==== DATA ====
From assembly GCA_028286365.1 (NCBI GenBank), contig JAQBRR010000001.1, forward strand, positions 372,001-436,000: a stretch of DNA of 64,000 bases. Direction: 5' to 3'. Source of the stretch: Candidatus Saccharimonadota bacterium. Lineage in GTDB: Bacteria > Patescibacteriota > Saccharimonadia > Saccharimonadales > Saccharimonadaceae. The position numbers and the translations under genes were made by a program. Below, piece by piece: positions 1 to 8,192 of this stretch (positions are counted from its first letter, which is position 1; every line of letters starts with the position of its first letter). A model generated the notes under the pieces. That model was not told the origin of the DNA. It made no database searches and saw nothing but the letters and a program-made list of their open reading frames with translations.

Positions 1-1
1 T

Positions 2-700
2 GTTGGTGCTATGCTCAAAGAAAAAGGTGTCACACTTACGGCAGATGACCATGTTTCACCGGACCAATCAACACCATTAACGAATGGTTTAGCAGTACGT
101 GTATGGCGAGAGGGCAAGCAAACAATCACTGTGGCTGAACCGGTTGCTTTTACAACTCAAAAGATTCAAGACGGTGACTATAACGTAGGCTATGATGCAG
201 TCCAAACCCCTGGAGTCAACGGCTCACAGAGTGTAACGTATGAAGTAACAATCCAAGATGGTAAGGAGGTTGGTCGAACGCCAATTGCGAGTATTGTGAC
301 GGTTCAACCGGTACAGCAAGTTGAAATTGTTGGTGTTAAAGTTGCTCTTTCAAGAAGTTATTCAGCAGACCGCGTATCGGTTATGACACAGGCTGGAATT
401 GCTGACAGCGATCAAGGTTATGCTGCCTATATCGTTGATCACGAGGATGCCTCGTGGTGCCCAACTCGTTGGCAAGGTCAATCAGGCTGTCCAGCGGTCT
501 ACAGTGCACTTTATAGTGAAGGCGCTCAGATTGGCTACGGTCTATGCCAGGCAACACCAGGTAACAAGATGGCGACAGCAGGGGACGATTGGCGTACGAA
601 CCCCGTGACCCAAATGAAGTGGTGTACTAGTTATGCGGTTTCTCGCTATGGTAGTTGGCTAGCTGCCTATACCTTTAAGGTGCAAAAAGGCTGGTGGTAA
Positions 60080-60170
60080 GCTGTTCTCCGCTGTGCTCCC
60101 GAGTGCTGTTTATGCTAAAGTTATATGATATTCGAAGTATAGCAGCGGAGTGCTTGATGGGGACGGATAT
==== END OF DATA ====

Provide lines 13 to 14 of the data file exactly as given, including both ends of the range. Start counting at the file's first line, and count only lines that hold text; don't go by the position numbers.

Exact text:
60080 GCTGTTCTCCGCTGTGCTCCC
60101 GAGTGCTGTTTATGCTAAAGTTATATGATATTCGAAGTATAGCAGCGGAGTGCTTGATGGGGACGGATAT